Judge and jury are hearing a case in federal court in Minneapolis that could have played on “NYPD Blue.” MinnPost legal affairs reporter Judith Yates Borger is following the trial’s developments. To read her previous reports on the trial, go here and here.
Ramsey County Sgt. Roland Martinez, a grandfather in a green-grey suit, green and silver tie and glasses, takes the stand. He tells prosecutor Joseph Dixon with a slight Spanish accent that he was born in Ohio and came to Minnesota when he was 13. He started with Ramsey County Sheriff on water patrol, recovering bodies. There’s some confusion over whether to refer to him as sergeant or commander.
“I’m a full stripe sergeant appointed commander of the special investigation unit for Ramsey County,” he explains, adding that the attorneys can refer to him as sergeant.
Under Dixon’s questioning Martinez says that Mark Naylon, information officer, had been at the sheriff’s department long before Martinez. St. Paul Police officer Tim Rehak was loaned to the sheriff’s special investigations unit about the same time Martinez arrived. It was Martinez’ understanding that Naylon, a close friend of Ramsey County Sheriff Bob Fletcher, had arranged for Rehak to join the unit, which Martinez commanded. Naylon was not a licensed peace officer.
“What was Naylon’s job?” Dixon, a young, intense man, asked.
“I honestly don’t know,” Martinez said with a small shake of his head and a rueful chuckle.
Because he was not a peace officer, Naylon couldn’t seek a search warrant. That’s why Naylon asked Martinez to write the request for a warrant on Nov. 3, 2004, the afternoon that Naylon and Rehak entered room 503 at the Kelly Inn in St. Paul. In that request Martinez referred to information from a “reliable confidential informant” that Vinnie Petaglio, a Chicago drug dealer, had left money and drugs in the room and was arrested in Wisconsin before he could get back to retrieve his booty.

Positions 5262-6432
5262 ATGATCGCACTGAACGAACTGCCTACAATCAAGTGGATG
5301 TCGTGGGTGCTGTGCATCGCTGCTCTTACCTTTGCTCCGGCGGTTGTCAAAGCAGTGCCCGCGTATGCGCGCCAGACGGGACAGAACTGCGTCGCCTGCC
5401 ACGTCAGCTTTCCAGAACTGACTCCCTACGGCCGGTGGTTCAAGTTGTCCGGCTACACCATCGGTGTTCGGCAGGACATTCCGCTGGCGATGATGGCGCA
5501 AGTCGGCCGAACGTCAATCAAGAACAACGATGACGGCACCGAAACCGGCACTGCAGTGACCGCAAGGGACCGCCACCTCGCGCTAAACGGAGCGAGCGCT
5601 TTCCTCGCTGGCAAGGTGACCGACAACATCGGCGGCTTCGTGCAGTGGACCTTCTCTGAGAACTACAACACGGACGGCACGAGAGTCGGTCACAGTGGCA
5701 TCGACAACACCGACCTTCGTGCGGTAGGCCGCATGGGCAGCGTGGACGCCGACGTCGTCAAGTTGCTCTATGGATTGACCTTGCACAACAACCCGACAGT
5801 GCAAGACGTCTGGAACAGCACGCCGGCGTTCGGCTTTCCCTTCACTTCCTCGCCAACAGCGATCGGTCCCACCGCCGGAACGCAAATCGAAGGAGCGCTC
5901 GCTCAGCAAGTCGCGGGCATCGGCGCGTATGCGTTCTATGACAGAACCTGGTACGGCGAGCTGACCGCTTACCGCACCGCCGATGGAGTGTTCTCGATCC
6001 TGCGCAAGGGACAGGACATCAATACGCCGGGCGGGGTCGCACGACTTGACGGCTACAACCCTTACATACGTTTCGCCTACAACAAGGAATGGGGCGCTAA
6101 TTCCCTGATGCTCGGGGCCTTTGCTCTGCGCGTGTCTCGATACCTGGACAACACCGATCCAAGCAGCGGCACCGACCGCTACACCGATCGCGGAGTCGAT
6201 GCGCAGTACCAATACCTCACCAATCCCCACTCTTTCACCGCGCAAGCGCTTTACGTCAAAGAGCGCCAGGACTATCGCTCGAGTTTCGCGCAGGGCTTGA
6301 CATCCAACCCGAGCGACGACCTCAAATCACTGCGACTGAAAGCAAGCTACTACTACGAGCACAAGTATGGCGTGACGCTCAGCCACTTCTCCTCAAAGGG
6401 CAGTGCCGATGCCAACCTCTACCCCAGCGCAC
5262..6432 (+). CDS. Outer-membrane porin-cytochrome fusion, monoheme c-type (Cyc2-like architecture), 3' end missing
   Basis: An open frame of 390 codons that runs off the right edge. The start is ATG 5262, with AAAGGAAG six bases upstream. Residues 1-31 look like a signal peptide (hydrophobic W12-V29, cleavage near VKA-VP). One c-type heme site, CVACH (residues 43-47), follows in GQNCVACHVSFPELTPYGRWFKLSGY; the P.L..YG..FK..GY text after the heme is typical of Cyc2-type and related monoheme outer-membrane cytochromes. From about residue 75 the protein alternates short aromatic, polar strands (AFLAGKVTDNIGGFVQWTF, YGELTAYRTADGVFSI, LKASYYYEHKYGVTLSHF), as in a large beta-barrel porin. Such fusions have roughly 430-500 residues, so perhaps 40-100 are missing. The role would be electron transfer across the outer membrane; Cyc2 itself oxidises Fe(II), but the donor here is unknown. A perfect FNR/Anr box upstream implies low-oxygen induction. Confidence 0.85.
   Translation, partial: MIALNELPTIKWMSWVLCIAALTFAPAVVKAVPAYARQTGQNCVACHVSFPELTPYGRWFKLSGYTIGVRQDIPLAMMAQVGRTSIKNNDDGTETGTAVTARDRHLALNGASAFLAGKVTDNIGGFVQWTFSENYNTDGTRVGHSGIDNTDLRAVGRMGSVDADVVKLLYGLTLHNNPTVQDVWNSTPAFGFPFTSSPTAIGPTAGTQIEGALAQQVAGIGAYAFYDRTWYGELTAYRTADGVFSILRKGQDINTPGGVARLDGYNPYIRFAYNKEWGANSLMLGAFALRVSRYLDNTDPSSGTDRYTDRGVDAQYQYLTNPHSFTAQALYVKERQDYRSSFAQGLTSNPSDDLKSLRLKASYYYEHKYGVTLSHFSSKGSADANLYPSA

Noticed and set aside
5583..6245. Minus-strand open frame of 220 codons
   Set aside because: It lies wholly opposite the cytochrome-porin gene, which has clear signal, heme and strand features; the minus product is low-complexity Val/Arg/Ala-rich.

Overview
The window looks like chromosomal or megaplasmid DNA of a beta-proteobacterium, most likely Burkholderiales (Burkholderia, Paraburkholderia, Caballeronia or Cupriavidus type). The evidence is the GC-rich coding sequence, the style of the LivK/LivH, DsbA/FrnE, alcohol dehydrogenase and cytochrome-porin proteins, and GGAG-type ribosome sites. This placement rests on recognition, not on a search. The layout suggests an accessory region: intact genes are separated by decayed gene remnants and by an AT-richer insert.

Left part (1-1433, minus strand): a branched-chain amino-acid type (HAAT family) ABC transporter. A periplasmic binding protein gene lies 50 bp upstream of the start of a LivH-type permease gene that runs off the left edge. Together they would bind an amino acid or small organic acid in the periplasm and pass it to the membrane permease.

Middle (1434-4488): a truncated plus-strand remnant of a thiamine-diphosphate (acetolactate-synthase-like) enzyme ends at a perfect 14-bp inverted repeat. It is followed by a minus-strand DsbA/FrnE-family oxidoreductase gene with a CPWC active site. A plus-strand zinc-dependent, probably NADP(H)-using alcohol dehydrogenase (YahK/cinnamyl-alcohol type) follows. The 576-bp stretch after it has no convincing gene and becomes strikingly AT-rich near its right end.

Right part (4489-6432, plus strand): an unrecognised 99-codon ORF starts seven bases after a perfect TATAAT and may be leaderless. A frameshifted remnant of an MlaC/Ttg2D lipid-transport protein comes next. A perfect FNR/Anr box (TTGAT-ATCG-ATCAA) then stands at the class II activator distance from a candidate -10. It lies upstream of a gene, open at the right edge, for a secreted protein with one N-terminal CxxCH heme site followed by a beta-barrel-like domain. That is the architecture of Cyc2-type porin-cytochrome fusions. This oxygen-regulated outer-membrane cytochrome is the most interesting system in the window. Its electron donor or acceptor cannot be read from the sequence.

Under Dixon’s questioning, Martinez acknowledges that the “RCI” was in fact Naylon. It was common practice in the department to refer to Naylon that way in paperwork.
Warrant in hand, Martinez goes to room 503 with Naylon and Rehak. Martinez first searches the bathroom, where he unwittingly throws a towel over the mirror, blocking the camera that had been placed there by the FBI, who were watching from room 505. But a second camera in the main room captures images of Rehak passing money to Naylon, who slips it into his jacket. Later, Naylon goes to his car after Martinez asks him to fetch a flashlight. Rehak and Naylon then call to Martinez, showing him a black satchel which contains $7,500.
Martinez tells Dixon that as commander he is responsible for the found money. He counts it, signs a receipt that says $7,500 was found in the hotel room.
At about 11:30 that night, Martinez says he’s awakened by a phone call from Naylon and a page from Rehak. They tell him that they found an extra $6,000 in the bed in the room. Groggy, he tells them both the money must be returned and a report filled out in the morning.
The next day Martinez reviews Rehak’s report. There is no mention of the $6,000.
“I told him I wanted more information on the other $6,000,” Martinez says, turning to the jury.
“What did Rehak say?” asked Dixon.
“He said, ‘I’ve written reports for the past 14 or 15 years,” Martinez said.
“You didn’t push it?”
“I let it go,” Martinez said.
Martinez changes the receipt to show that $13,500 was found.
“Did people play practical jokes in the unit?” defense attorney Kevin Short asks Martinez.
“No. Not that I know of,” Martinez replies.
“Did you ever notice Mr. Naylon playing practical jokes?”
“Do you remember telling a group of guys after you left the unit that you were relieved to not be working with Mr. Naylon anymore.”
“No,” said Martinez.
Then Short turns Martinez to the phone calls from Naylon and Rehak.
Short is shouting now. He wants to know why Martinez didn’t ask Naylon and Rehak how they found the $6,000 in the bed after all three of them had searched it thoroughly.
Martinez replies quietly that he was sleepy and “took it that they re-entered the room. I told them they had to write up a report.”
Now Dixon is at the lectern again. “Why didn’t you ask Mr. Naylon how they got the $6,000?”
“I didn’t feel comfortable asking because he had made it clear in the past that he didn’t answer to anyone but his boss,” Martinez said.